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Tale of the tape for your AFL team in 2018: West Coast

Luke Shuey is about to be swamped by jubilant teammates after kicking the match-winner in the elimination final against Port Adelaide. Photo: AFL MEDIA

Tale of the tape for your AFL team in 2018: West Coast

Ronny Lerner    

2017 record: 13 wins, 11 losses (6th)

Brendon Ah Chee (Port Adelaide), Jarrod Brander (Bendigo Pioneers), Oscar Allen (West Perth), Liam Ryan (Subiaco), Brayden Ainsworth (Subiaco), Jack Petruccelle (Northern Knights), Hamish Brayshaw (Sandringham Dragons), Ryan Burrows (South Fremantle), Tony Olango (NT Thunder), Callan England (Claremont)

Matt Priddis (retired), Sam Mitchell (retired), Sam Butler (retired), Drew Petrie (retired), Sharrod Wellingham (delisted), Josh Hill (delisted), Jonathan Giles (retired), Paddy Brophy (retired), Simon Tunbridge (delisted), Tom Gorter (delisted), Tom Lamb (delisted), Jordan Snadden (delisted)

West Coast’s backline is its biggest strength and this was made crystal clear in the epic extra-time elimination final win against Port Adelaide. Despite conceding 17 more inside 50s and eight more scoring shots in front of a packed Adelaide Oval, the Eagles, led heroically by the likes of Jeremy McGovern, Eric Mackenzie, Shannon Hurn and Elliot Yeo, somehow kept the Power at bay. McGovern and Yeo made the All-Australian team, with the latter also taking out the best-and-fairest. Andrew Gaff and Luke Shuey are top-quality midfielders, Josh Kennedy is in the conversation as the best key forward in the game, and the return of superstar ruckman Nic Naitanui will be a sight for sore eyes for the West Coast faithful. It would have been easy to get carried away with a top-six finish and overrate the playing list, but to the West Coast hierarchy’s credit, they acknowledged that they were perhaps a bit fortunate to qualify for the finals after Melbourne’s round 23 horror show against Collingwood and still made huge changes to the playing list with a total of 12 departures. On differentials in 2017, the Eagles were ranked third for contested marks, third for percentage of goals per inside 50, fourth for marks, sixth for marks inside 50 and seventh for percentage of scores per inside 50.

With the exits of Priddis, Mitchell, Butler, Petrie, Wellingham and Hill, the Eagles have lost a whopping 1411 games of experience. There are plenty of holes that now need filling, and the club’s next tier of players need to step up. The Eagles’ depth does not look overly impressive and is sure to come under scrutiny at various stages next season. After Naitanui, Shuey, Gaff and maybe Dom Sheed, their midfield falls away quite a bit. The forward line looks hit-and-miss, too, despite having Kennedy as its centrepiece. Pace was a massive issue for the Eagles in 2017 as well and they got badly exposed in that department in their semi-final trouncing at the hands of Greater Western Sydney. They simply could not keep up with the fleet-footed Giants, so that will undoubtedly be a key focus area over the summer. They also have to do something about their terrible record at the MCG. To win grand finals, you have to save your best for the home of football, and with five wins from 23 outings in the past 10 seasons there, West Coast doesn’t look like threatening for a premiership anytime soon. Another area of serious concern for coach Adam Simpson is the fact that last season, on differentials, his side was ranked 17th for clearances, 17th for tackles, 14th for inside 50s, 15th for disposals, 12th for uncontested possessions and 15th for contested possessions. There’s no question that the Eagles need a harder edge, and with Priddis and Mitchell no longer there, some of their former teammates need to step up and pick up the slack. There could potentially be some huge opportunities for the youngsters in 2018, but it will be a matter of how badly they want to take them.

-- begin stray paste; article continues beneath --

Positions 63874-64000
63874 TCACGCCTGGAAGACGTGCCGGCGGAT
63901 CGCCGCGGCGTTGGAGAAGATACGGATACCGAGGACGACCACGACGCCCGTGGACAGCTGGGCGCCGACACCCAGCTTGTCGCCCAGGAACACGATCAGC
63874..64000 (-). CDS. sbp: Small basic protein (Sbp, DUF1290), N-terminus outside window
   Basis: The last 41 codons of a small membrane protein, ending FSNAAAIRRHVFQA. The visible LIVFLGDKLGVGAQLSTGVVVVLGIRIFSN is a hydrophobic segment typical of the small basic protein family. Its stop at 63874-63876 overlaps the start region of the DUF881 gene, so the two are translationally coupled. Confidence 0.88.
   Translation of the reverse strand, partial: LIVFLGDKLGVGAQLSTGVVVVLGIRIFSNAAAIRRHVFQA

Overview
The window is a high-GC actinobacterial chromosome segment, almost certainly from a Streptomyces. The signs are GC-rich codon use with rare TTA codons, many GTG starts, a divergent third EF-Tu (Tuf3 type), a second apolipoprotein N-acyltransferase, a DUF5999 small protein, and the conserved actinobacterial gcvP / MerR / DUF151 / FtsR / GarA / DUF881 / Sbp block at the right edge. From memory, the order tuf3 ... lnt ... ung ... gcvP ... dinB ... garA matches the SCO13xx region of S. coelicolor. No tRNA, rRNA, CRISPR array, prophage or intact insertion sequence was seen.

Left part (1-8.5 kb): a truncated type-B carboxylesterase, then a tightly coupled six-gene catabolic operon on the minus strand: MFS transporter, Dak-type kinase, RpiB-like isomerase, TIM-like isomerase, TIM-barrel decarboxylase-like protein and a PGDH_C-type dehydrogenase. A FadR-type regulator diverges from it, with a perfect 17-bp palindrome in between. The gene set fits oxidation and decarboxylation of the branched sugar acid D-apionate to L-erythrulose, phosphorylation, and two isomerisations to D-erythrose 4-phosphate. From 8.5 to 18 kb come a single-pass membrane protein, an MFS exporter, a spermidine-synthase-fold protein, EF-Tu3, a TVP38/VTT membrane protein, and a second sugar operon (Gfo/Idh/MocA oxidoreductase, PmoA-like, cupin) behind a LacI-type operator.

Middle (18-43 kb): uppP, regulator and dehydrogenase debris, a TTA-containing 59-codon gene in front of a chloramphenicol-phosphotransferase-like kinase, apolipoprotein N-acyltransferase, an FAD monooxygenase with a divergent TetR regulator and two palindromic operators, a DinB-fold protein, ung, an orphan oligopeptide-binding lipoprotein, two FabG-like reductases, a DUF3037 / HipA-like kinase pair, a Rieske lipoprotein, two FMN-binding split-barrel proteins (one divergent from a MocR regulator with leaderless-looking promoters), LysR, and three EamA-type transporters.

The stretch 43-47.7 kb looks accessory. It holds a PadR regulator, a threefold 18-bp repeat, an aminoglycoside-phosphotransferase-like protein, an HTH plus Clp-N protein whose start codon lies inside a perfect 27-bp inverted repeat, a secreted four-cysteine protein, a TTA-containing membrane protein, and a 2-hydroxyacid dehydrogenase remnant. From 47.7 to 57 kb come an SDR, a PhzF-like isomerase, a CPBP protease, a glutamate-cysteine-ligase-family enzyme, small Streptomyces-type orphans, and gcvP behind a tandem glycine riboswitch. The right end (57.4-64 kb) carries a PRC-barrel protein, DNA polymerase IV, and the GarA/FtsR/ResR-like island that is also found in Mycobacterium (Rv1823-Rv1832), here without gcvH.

After 73 goals for Subiaco in the WAFL last year, 21-year-old excitement machine Liam Ryan will likely slot straight into the Eagles’ forward line at the start of next season. Taken at pick 26 at this year’s draft, the mature-age recruit is ready to go and is sure to thrill footy fans throughout 2018.

Will Schofield has two years still to run on his contract but the 28-year-old found himself out of favour in 2017. He could only manage 10 games and spent most of the season in the WAFL. With McGovern, Mackenzie and Tom Barrass the preferred key defensive trio, Schofield has a mountain of work to do to become a regular member of the best 22 again, and needs a huge pre-season to make that a reality.

B: Tom Barrass, Eric Mackenzie, Brad Sheppard
HB: Elliot Yeo, Jeremy McGovern, Shannon Hurn
C: Jack Redden, Andrew Gaff, Lewis Jetta
HF: Jamie Cripps, Jack Darling, Liam Ryan
F: Nathan Vardy, Josh Kennedy, Mark LeCras
Foll: Nic Naitanui, Luke Shuey, Dom Sheed
Inter: Liam Duggan, Mark Hutchings, Chris Masten, Luke Partington
Emerg: Scott Lycett, Jackson Nelson, Will Schofield

With Naitanui back in town, Vardy should spend more time in attack. The former Cat has shown in patches that he can be effective up forward. LeCras is perhaps fortunate to be named in the starting 18 after a disappointing 2017 campaign. It wouldn’t be surprising to see him quickly slip out of favour if he can’t turn his form around. Masten is another one on notice.

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